​Foraging 101: Local Food in Flagstaff and Mormon Lake

​Foraging 101: Local Food in Flagstaff and Mormon Lake

Here at Mormon Lake Lodge, we’re known for tasty grilled meats. Locals and visitors from across the globe flock to our steakhouse and saloon for the kind of stick-to-your ribs country fare that can sustain a cowboy on a 31-mile trek through the Coconino National Forest up into Flagstaff. Local ranches have left their mark at Mormon Lake Lodge, where brands from local cattle and dude ranches have been burned into our log pillars for future generations to enjoy.

Early pioneers, like those who first arrived at Mormon Lake in the 1870s, were known for their ability to find wild foods. They foraged for mushrooms and dark-purple currants found in the higher elevation climes of Northern Arizona. Many of the ingredients that indigenous tribes and settlers foraged for in the damp forests surrounding Flagstaff can still be found there today.

Wild Morsels at Mormon Lake

At an elevation of approximately 7,000 feet, the area around Mormon Lake Lodge is a great habitat for many eatable native plants. Wild mustard, for example, grows annually throughout many forested areas in Arizona. Dandelions are also safe to consume; the entire plant including yellow petals, stem and greens is edible. Tip: You should always have a guide handy when foraging for wild plants. Toxic plants can easily be mistaken for safe ones, especially when it comes to berries and mushrooms.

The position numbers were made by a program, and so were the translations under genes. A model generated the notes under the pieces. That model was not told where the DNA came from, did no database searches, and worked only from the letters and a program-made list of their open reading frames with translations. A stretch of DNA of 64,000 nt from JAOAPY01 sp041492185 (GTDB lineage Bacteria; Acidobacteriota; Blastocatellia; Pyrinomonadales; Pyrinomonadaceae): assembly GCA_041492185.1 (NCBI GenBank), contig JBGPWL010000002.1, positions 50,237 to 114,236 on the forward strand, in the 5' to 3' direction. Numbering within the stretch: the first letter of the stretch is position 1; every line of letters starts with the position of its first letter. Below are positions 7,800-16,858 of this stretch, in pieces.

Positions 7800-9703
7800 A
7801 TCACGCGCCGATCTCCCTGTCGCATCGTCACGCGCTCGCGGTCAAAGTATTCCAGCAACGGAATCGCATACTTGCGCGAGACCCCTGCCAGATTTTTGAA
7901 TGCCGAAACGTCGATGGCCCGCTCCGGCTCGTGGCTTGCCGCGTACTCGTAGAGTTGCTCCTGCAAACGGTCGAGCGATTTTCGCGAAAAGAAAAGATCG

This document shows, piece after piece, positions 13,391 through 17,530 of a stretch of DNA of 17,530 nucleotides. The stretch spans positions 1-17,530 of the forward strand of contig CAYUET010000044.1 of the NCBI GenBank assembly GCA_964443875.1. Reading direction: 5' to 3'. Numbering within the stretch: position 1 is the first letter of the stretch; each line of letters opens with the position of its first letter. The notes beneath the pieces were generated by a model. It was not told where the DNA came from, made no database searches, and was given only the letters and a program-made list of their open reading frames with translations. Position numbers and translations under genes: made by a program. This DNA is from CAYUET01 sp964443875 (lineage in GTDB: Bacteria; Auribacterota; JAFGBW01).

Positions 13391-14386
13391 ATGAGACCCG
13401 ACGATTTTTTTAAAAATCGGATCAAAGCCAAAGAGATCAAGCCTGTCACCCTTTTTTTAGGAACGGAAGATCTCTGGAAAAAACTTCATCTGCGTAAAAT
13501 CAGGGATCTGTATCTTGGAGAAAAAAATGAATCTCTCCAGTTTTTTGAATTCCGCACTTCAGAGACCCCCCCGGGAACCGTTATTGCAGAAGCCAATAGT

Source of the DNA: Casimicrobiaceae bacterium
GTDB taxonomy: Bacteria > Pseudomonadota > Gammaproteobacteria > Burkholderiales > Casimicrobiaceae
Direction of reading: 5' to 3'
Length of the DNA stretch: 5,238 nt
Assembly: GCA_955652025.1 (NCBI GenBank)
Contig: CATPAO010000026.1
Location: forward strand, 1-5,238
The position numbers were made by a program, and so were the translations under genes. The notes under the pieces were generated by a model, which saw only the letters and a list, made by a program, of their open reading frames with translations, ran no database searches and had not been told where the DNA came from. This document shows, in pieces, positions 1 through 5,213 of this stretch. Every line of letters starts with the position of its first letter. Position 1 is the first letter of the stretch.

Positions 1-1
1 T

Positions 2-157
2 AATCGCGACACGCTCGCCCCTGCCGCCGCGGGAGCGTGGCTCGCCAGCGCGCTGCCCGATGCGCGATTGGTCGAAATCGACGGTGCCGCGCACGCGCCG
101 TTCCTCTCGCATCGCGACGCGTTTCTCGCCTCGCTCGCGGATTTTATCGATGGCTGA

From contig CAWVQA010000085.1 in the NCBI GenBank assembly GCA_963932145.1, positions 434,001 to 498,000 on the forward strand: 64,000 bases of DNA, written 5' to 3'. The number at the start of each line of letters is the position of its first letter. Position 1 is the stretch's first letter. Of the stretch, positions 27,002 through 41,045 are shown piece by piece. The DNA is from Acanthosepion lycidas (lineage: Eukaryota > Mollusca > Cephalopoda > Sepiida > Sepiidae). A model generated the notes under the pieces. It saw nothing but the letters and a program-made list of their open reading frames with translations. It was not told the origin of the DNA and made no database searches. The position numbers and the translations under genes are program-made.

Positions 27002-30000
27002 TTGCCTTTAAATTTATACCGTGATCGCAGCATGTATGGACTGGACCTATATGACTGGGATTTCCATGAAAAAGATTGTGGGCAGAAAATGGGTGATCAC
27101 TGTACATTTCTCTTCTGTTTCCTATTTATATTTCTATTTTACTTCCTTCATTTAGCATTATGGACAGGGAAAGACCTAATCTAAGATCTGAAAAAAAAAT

Foraging in Flagstaff

High elevation combines with regular rains to create the perfect environment for morels and other edible fungi. According to the Arizona Mushroom Forum, “Successful fungal collecting in Arizona takes place almost entirely in the higher mountainous areas of the state, in the wet summer monsoon months of July, August, and September. In late April and early May after a wet winter, there may also be some worthwhile morel hunting in the mountains.” Conifer trees near Flagstaff take vitamins and water from mushrooms, while the mushrooms enjoy the shade created by their evergreen neighbors.

Safety First

Unfortunately, it can be tough to tell a harmless mushroom from a poisonous one. That’s why many locals leave the foraging to professionals like husband-and-wife chef team Brian Konefal and Paola Fioravanti. The pair hunt seasonally for native fruits, berries, and mushrooms to incorporate in dishes at their petite European bistro, Coppa Café. Mushroom varieties including aspen boletes, slippery jacks, and oysters have landed on the menu, and Brian has occasionally hosted foraging trips in the nearby pine forests. The café is located less than 40 minutes from Mormon Lake Lodge, making it an ideal stop for happy hour or weekend brunch.

With 300 acres of high country forest, Mormon Lake Lodge and the surrounding Coconino National Forest is home to some amazing plant species including several wild edibles. While expert foragers may want to go exploring in the woods, especially during our wet season, it’s always a safer bet to enjoy wild mushrooms here at our steakhouse or in nearby Flagstaff. Contact us today to start your Northern Arizona vacation at Mormon Lake Lodge.